The Case Of Goldman Sachs's Conflict Of Interests

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“Goldman Sachs marketed four sets of complex mortgage securities to banks and other investors, but failed to tell them the investments were very risky. In addition, the bank did not mention that it was itself betting that the investments' value would fall, indicating it sold products to clients it did not believe in backing itself”( Publication of BBC News on April 14, 2011 reported a conflict of interest between Goldman Sachs and its clients. Two years earlier, in 2009, “The New York Times” claim that Goldman Sachs created and petted complex securities known as "synthetic collateralized debt obligations, or CDO's", while at the same time they bet against them ( There are also similar cases, “Adelphia Communication…show more content…
The first question that should be answered is, whether a shareholder could leave an invested capital without controlling on an investment advisor, giving him full authority to place it wherever he believes that it would have a greater profit. Certainly this practice could fail for two basic reasons, the moral hazard and adverse selection.…show more content…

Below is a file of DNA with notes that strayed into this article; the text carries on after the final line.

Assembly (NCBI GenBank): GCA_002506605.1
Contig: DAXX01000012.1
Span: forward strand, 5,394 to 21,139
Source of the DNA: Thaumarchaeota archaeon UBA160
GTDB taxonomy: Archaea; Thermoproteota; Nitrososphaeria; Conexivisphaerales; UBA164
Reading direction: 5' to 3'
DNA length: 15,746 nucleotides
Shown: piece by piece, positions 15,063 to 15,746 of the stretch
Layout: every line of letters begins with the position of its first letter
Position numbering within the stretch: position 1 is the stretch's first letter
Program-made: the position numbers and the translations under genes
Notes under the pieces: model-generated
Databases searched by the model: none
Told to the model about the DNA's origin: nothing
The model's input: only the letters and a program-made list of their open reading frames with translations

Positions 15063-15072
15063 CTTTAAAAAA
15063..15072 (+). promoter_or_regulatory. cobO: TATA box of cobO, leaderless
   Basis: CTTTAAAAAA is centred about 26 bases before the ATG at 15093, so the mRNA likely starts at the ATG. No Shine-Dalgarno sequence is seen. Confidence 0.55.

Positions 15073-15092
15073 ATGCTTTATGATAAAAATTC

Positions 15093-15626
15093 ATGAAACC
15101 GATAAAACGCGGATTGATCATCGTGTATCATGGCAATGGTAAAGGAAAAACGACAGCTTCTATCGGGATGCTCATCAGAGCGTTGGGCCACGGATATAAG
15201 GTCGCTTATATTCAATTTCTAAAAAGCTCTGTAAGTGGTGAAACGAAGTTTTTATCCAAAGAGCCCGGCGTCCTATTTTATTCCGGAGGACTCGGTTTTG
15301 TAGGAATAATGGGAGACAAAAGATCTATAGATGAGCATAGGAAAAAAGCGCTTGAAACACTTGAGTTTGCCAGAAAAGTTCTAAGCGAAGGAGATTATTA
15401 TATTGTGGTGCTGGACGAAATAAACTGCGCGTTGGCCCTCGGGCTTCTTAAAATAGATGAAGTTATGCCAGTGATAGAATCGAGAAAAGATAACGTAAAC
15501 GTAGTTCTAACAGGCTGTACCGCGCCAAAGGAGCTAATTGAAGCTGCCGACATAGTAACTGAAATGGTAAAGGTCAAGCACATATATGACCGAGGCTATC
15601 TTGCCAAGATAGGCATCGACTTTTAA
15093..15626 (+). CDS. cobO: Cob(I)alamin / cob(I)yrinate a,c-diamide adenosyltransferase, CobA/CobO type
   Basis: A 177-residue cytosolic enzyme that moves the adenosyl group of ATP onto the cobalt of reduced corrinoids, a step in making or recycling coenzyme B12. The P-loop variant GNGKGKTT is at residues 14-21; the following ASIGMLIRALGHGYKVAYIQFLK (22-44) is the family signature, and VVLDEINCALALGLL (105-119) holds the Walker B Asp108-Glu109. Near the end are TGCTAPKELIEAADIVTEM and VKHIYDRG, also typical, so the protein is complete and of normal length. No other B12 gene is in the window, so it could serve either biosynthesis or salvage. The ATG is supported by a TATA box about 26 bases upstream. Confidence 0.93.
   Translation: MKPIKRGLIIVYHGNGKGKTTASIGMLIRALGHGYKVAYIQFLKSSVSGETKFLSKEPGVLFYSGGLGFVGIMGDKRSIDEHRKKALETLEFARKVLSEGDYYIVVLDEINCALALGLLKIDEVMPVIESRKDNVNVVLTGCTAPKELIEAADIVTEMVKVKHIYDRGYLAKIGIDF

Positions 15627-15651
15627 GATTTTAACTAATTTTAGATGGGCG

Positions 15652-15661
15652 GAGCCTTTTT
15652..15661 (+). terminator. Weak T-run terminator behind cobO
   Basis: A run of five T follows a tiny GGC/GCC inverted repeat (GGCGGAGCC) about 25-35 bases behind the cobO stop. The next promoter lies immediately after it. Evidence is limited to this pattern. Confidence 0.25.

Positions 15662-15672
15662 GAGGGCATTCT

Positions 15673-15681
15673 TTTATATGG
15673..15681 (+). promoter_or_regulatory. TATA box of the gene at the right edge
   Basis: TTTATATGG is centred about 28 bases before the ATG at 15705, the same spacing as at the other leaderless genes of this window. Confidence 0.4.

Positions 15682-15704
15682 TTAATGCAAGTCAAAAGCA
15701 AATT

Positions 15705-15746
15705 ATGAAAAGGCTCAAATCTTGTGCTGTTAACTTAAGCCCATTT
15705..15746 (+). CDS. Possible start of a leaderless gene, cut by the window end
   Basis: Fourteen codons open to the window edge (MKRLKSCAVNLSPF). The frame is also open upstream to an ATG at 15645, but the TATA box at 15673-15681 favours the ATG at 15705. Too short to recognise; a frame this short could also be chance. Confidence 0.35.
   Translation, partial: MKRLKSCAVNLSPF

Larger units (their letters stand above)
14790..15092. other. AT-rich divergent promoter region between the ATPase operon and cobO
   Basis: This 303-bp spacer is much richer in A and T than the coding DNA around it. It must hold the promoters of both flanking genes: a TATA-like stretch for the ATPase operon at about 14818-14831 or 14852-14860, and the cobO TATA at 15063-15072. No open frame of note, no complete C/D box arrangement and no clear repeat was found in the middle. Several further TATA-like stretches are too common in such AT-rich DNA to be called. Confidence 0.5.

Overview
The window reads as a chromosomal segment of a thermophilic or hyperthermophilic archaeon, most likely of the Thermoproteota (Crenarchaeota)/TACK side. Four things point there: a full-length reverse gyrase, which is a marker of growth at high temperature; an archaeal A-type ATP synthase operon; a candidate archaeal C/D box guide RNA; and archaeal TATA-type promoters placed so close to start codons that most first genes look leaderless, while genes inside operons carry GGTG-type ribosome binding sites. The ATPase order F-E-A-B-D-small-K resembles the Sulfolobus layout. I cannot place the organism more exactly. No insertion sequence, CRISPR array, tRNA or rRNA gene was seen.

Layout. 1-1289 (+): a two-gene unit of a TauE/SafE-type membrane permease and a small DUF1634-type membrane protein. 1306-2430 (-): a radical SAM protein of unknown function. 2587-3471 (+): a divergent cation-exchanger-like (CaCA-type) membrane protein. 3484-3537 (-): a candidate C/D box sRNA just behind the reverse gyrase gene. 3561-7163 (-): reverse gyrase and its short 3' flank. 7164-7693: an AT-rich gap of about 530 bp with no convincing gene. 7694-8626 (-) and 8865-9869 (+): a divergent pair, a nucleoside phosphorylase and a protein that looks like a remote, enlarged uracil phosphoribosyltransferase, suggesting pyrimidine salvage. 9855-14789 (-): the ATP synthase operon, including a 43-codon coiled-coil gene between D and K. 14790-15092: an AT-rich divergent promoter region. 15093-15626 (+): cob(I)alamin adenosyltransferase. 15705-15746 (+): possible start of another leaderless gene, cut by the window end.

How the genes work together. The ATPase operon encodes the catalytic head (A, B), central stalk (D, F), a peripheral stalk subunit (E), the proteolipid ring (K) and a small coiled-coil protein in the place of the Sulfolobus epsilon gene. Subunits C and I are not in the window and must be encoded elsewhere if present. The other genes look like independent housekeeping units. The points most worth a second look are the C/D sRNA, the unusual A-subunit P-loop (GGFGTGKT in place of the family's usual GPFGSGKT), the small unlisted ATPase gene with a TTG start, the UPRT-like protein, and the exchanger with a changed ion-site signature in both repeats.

There are cases in which the investor (shareholder, customer, etc.) selects a consultant who has not the ability to understand his needs and he is not deliver his requirements, this could be happen because of the investor has lack of information or disinformation, hence, insiders have private information about exogenous variables which is not well known to all interrelated business partners, this asymmetric information category is known as adverse selection. There are also cases in which company's insiders deliberately mislead their clients-investors for their own interest. In that case the interests of both sides are conflicted and eventually the one with better information wins, this case is called moral hazard. (Baker W. 2010) These two aforementioned concepts of the moral hazard and adverse selection, cause the asymmetric information and agency gap. The asymmetric information and agency gap describe the information gap between departments within a firm, as well as the gap between business and customers. (Rathmell A.

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